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From:  Lawson Hunter and Daniel Schwanen

To: Canadians Concerned about Big Tech

Date: June 1, 2021

Re: Anti-Big Tech Bias Could Be Costly for Canadians

Earlier this spring, Vass Bednar and Robin Shaban argued in an opinion column that the Competition Bureau is unable to protect consumers from the dominance of Big Tech firms.

They advocated turning the Bureau from a law enforcement agency, into an agency that investigates, and even imposes, penalties or remedial action for conduct that has the potential to be anti-competitive. And they proposed giving the Bureau the power to seize data or compel production of business documentation for “market studies” from entities that are not even being formally investigated.

As a 2017 C.D. Howe Institute report noted, this would be like compelling local citizens to provide information to the police for a study on local crime.

More importantly, it is not clear that the Bureau’s existing ability to conduct market studies is deficient. And it is hard to identify any harm to consumers or the economy writ large stemming from anti-competitive behaviour that Canada’s competition law is not currently equipped to handle.

Competition law and practice certainly bear regular re-examination, if only to ensure they keep pace with trends in business practices that new technologies enable. In that vein, the increase in the Competition Bureau’s resources announced in the 2021 budget is welcome. Nor does anyone dispute that some uses of digital technologies by governments or private actors can pose problems. The very business models enabled by digital technologies often challenge existing tax, trade or regulatory arrangements. In many respects, authorities have begun modernizing these arrangements to address behaviour that poses difficulties. Governments and business alike are also addressing digital-era concerns around privacy, security, and misinformation.

That Big Tech and other companies have engaged in anticompetitive practices – both in Canada and elsewhere – is also not in question. But vague assertions that large tech firms are “too big” or have “too much market power” do not justify bespoke regulation or special restrictions. One of the cornerstones of our competition laws is that size alone is not illegal.

And let us not forget that size also enables pro-competitive network effects – for example, the ability for small businesses to reach a previously unthinkable number of customers through digital marketplaces, or through targeted advertising, or by using new delivery channels. This positive impact of Big Tech is often absent from the discussion.

As the cost falls for data collection and processing, as imitators emerge and traditional industries join the digital game, as compelling new apps challenge the models used by technological first-movers, and as tech giants themselves compete with each other for the same users, competition in many segments of the digital economy is becoming fiercer than ever. In retail sales, for example, online shopping – already a strong trend pre-pandemic – has exploded for new and traditional retailers alike. And emerging Canadian tech giant Shopify offers smaller businesses alternatives to Amazon, e-bay, and other marketplaces.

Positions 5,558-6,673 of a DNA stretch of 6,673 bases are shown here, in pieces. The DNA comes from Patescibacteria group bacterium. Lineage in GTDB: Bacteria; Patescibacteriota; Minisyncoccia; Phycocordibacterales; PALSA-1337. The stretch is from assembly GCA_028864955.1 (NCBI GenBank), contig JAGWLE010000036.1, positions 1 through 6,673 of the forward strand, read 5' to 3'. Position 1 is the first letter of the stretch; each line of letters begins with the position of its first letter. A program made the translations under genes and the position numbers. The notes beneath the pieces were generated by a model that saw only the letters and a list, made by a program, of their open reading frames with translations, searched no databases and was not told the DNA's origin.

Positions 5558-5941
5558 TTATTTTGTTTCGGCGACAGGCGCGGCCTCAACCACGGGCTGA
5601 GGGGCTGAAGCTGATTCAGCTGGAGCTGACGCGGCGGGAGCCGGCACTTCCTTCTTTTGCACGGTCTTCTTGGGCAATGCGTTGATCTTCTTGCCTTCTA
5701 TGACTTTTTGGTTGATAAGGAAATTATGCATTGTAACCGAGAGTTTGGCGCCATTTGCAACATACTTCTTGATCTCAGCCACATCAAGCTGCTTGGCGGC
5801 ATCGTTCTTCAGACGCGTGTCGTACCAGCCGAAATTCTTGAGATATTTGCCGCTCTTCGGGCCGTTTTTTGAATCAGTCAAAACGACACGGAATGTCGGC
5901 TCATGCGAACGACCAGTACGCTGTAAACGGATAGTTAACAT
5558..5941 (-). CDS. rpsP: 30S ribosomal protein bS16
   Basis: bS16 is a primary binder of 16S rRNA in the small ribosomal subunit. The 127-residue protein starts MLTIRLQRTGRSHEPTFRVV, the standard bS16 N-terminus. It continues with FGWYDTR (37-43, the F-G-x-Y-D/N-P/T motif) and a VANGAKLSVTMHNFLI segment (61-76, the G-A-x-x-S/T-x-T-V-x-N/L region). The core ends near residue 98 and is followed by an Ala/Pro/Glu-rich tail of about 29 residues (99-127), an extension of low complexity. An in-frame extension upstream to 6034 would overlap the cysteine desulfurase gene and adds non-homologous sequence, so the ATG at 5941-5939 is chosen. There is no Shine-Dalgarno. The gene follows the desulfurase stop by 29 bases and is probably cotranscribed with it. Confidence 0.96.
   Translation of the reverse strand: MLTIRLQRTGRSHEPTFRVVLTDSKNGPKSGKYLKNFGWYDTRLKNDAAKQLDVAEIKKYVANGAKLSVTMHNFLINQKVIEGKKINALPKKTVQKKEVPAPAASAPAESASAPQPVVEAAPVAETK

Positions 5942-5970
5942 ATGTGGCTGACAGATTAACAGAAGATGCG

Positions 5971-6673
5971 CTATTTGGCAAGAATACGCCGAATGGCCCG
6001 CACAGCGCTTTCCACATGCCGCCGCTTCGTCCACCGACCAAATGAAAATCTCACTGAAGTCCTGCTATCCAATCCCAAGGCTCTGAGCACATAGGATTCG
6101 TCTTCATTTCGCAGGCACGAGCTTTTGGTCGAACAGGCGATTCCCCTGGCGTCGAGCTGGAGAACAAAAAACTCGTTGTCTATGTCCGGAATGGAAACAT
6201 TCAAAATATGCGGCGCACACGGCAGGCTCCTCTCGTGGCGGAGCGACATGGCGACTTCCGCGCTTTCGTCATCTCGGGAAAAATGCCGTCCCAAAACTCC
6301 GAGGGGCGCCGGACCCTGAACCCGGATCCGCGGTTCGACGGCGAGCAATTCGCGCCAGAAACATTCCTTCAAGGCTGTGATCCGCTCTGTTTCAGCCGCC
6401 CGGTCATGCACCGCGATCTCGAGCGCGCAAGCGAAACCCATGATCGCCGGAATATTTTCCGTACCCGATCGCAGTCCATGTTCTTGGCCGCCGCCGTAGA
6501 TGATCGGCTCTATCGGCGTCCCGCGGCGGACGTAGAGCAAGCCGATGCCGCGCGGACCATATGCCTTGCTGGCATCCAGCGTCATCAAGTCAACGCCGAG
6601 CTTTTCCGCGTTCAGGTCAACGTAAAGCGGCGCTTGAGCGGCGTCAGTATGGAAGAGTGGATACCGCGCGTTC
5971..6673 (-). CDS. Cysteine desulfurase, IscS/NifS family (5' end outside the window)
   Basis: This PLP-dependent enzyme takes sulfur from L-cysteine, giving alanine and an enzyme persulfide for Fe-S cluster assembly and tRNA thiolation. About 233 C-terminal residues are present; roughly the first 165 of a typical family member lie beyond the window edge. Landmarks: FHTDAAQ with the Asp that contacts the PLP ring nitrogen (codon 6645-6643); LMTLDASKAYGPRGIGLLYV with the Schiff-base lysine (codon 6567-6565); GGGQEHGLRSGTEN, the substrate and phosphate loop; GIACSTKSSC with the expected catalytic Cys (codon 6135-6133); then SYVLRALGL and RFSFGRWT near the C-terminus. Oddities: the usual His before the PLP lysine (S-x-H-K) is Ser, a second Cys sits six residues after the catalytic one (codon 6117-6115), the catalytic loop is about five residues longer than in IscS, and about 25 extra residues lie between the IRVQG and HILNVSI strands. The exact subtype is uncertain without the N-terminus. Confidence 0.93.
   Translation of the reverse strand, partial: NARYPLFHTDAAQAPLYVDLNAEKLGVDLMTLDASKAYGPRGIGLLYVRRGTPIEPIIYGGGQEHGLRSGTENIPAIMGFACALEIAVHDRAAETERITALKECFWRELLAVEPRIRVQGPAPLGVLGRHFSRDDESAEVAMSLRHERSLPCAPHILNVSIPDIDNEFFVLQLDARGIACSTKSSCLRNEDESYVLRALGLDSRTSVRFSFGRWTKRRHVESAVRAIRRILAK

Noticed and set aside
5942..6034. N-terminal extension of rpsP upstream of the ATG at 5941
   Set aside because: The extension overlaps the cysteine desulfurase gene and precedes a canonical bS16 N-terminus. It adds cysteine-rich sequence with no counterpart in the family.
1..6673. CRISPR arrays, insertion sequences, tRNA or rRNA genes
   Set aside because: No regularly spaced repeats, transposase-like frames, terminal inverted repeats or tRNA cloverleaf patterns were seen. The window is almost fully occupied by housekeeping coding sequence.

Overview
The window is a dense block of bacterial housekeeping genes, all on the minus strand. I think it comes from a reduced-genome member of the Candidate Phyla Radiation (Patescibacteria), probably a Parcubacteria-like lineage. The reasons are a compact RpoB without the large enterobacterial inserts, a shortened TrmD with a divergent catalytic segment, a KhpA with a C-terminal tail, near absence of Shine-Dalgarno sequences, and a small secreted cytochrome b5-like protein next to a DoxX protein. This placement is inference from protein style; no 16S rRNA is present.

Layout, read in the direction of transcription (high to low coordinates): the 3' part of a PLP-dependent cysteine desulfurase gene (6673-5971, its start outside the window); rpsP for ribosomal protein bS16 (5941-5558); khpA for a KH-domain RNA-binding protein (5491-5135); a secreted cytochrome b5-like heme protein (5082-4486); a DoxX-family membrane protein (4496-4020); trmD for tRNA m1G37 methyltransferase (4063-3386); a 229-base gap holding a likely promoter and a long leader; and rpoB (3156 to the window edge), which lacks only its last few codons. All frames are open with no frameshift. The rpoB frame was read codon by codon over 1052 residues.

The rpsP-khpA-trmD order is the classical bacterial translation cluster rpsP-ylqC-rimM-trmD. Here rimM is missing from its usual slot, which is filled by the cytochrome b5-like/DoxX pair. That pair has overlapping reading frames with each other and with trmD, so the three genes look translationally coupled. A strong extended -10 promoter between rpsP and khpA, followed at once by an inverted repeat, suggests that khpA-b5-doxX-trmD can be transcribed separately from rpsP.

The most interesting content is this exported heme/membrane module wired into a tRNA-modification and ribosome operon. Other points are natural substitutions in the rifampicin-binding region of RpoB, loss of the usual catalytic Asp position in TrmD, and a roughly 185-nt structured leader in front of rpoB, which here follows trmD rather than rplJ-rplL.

Large firms that have grown by providing services that users find, on their face, to be useful should not automatically be treated as if their market position is so unassailable they must be assumed guilty of reducing competition – not without evidence based on actual behaviour, such as a merger or acquisition that aims at nipping competition in the bud.

Awarding powers to compel evidence and proactively punishing firms for potential rather than actual behaviour could result in significant costs and uncertainties for Canadian businesses. Canadian firms that themselves increasingly rely on the data willingly shared by users of their services – a commercial practice apparently controversial when the tech giants practice it – would likely be ensnared in the process. Some of these firms loom large in Canada’s ability to compete at home and grow in the global marketplace. Indeed, in the last five years the market value of Canadian tech companies has grown just as fast as that of foreign tech giants.

We hope generalized concerns about Big Tech will soon morph into a focus on any real barriers Big Tech poses to the emergence of new innovators and competitors, or to Canadian businesses’ ability to reach potential customers. Let’s not, in short, jeopardize the considerable benefits of the digital economy merely because of an aversion to Big Tech.

Lawson Hunter is counsel at Stikeman Elliott and a member of the competition policy council of the C.D. Howe Institute, where Daniel Schwanen is vice-president of research.

To send a comment or leave feedback, email us at blog@cdhowe.org.

The views expressed here are those of the authors. The C.D. Howe Institute does not take corporate positions on policy matters.

A version of this memo first appeared in The Financial Post.